Copper River sockeye prices have been reportedly sky-high this season. Copper River Seafoods has two-pound packages of king salmon for about $144 and five-pound packages of sockeye for sale for about $250; Peter Pan Seafoods announced following the second drift gillnet opener of the year that the company would be paying $19.60 per pound for kings and $12.60 per pound for sockeye; those prices that are several fold greater than historical averages.

Dan Lesh, a seafood industry analyst with McKinley Research — formerly the McDowell Group — said demand is expected to be strong and inventories are low, so prices are expected to be higher this season, despite the dearth in actual fish on the docks so far.

“The general story is that most participants in the salmon industry are feeling optimistic about this year,” he said. “The harvest volumes in general are below long-term averages, but they’re still expecting prices to be strong.”

[Photos: Opening weekend on the Russian and Kenai rivers for early run sockeye]

Despite the economic damage from the pandemic in many parts of the U.S. economy, demand for frozen seafood in grocery stores and other retail locations reportedly increased. Copper River salmon, and Alaska wild salmon in general, is typically considered a premium product and thus commands a premium price, available to those with more income.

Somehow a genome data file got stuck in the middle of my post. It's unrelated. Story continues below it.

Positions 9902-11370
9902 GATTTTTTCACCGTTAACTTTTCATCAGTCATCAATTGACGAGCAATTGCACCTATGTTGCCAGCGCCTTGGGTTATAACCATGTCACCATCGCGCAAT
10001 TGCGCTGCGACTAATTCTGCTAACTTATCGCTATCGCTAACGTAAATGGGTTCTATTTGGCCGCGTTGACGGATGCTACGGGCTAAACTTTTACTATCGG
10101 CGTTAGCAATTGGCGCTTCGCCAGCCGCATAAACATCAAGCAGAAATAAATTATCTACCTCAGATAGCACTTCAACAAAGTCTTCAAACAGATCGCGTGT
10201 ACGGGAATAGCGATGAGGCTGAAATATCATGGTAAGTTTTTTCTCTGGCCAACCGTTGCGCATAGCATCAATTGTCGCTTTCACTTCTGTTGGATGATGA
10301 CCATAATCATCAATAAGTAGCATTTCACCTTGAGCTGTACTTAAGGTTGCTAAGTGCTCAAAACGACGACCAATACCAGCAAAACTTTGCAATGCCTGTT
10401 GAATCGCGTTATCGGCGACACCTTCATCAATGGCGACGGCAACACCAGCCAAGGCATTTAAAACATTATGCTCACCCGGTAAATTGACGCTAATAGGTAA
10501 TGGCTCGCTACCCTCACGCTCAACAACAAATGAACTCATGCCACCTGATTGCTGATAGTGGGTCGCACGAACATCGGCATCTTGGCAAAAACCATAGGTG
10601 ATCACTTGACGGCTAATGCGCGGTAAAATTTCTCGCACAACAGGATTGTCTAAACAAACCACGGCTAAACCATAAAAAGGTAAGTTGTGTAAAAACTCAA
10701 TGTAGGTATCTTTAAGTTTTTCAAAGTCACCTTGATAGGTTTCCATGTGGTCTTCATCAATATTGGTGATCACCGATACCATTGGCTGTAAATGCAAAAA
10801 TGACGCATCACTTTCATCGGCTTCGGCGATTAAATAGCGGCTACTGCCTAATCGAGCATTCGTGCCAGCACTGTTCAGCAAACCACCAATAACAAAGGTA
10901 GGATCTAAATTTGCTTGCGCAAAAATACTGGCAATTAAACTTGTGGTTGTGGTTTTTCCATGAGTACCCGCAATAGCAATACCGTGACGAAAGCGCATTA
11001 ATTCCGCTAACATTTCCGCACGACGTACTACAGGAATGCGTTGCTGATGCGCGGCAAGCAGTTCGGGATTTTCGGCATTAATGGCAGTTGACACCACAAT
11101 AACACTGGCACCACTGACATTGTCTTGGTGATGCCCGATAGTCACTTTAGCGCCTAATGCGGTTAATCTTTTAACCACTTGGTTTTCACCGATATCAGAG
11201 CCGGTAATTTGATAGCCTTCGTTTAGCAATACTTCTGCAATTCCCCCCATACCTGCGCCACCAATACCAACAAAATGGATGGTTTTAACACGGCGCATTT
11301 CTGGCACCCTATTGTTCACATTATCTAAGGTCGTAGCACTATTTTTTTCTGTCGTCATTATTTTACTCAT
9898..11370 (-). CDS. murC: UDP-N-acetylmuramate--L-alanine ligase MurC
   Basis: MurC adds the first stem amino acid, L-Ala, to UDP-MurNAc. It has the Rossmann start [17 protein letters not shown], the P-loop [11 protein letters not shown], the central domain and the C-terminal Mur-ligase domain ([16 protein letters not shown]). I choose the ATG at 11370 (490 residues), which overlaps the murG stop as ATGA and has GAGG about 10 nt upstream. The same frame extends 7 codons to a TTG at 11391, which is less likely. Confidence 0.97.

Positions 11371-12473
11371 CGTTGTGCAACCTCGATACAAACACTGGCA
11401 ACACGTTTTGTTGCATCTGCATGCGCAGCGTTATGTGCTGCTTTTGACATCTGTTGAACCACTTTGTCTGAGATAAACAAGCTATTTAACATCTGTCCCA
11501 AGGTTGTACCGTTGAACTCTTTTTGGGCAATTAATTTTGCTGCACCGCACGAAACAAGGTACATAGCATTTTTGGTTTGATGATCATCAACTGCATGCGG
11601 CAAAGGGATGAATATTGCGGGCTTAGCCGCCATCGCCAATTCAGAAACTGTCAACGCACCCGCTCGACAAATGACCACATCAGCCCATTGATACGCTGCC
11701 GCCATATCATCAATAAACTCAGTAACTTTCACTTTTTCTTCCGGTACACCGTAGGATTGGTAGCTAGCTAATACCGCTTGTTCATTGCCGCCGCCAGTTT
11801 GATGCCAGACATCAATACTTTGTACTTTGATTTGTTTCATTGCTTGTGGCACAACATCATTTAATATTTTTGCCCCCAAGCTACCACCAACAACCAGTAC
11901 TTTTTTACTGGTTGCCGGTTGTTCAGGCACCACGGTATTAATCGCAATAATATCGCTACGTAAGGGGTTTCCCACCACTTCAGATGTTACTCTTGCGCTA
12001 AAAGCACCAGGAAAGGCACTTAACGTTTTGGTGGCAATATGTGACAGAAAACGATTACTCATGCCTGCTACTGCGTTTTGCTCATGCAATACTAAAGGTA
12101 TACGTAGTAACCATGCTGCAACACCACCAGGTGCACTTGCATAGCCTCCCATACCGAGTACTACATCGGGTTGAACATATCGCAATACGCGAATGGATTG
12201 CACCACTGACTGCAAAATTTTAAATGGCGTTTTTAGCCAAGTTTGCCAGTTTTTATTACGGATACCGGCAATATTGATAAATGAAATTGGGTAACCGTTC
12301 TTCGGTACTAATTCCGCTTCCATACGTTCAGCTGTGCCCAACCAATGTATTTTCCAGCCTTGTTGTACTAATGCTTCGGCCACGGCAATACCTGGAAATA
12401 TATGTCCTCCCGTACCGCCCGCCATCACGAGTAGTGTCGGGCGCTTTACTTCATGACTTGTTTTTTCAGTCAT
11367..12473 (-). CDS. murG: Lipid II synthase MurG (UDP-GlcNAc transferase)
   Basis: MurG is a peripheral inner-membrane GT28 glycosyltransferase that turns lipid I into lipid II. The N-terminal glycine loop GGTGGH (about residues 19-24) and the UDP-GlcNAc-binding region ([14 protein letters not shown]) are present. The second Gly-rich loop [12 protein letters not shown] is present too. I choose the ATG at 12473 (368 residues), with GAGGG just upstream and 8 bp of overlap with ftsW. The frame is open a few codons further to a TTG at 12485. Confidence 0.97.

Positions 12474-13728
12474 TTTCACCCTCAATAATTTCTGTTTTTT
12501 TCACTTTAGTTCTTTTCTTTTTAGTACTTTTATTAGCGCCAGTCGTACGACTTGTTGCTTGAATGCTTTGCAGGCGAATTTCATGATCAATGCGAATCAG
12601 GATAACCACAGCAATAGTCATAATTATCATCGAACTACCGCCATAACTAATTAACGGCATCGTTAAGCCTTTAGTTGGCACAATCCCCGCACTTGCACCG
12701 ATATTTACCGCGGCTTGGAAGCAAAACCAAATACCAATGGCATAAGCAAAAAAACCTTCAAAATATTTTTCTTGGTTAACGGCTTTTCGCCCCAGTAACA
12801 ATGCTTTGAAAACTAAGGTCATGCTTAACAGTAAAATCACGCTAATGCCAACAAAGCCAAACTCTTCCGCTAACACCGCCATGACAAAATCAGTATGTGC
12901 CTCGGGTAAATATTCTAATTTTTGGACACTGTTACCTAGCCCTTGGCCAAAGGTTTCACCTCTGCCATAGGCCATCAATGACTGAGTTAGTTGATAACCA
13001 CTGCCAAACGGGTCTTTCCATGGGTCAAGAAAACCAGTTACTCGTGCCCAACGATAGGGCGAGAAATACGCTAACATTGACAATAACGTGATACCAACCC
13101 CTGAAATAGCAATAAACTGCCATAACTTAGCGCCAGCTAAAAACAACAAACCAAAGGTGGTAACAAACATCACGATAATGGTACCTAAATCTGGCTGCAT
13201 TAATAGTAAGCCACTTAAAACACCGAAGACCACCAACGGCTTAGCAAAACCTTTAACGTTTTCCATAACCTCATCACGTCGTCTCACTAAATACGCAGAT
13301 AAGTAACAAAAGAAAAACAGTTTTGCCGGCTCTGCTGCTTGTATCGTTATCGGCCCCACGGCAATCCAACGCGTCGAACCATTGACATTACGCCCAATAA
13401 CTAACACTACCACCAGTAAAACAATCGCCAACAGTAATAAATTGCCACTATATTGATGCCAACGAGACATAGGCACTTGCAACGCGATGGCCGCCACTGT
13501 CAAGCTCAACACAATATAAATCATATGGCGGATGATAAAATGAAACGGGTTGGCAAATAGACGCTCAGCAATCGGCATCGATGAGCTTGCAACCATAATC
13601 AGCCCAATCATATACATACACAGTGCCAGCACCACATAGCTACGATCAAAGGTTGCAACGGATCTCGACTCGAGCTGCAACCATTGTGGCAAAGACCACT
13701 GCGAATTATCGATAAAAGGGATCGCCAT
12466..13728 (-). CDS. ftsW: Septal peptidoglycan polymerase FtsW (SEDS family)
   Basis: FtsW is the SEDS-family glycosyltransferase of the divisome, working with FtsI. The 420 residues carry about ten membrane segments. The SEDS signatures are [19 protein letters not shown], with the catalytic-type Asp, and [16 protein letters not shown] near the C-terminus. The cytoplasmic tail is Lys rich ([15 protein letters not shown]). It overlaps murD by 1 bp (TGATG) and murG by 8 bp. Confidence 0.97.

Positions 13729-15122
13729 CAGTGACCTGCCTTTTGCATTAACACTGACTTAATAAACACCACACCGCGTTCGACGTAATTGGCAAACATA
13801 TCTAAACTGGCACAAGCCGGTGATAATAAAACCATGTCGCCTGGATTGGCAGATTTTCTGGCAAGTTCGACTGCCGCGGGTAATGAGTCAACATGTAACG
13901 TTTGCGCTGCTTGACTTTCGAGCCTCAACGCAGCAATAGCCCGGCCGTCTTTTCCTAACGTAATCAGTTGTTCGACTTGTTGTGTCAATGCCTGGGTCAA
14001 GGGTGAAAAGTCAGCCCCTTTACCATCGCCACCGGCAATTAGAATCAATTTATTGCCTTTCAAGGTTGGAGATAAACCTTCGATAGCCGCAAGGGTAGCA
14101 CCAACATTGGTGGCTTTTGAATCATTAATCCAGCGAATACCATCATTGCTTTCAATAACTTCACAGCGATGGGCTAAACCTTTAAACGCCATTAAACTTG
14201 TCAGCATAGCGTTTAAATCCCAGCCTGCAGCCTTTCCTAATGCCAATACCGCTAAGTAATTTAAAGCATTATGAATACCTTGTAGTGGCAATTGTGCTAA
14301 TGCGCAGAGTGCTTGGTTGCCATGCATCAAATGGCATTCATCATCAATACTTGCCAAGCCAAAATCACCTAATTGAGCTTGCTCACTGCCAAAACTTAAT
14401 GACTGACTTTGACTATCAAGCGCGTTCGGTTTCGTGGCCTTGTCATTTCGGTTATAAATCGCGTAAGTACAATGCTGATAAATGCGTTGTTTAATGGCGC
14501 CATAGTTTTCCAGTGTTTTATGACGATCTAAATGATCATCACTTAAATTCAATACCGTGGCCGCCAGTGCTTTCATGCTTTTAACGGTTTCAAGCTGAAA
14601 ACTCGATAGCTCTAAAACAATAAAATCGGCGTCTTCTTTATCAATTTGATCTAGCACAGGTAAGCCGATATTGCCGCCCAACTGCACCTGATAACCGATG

People were not spending as much on travel or food service, and there was plenty of income still accumulating, Lesh said.

“One of the things we need to understand with the pandemic is that we actually had unprecedented high personal incomes last year,” Lesh said. “People are making money and they’re not spending it as much.”

However, Copper River prices don’t always translate elsewhere in the Alaska salmon market. Lesh said it can’t be assumed that the price will stay similarly higher than usual in other fisheries as more wild sockeye hits the market.

Harvest numbers in Copper River are overall still low; as of June 12, 90,580 sockeye had been harvested. Bristol Bay will come online in the next few weeks, with forecasted harvest of about 37 million sockeye, which is about 13 percent greater than the average harvest in the last decade. Upper Cook Inlet is gearing up to begin its sockeye harvest as well, though sonar counts do not begin on the Kasilof River until June 15.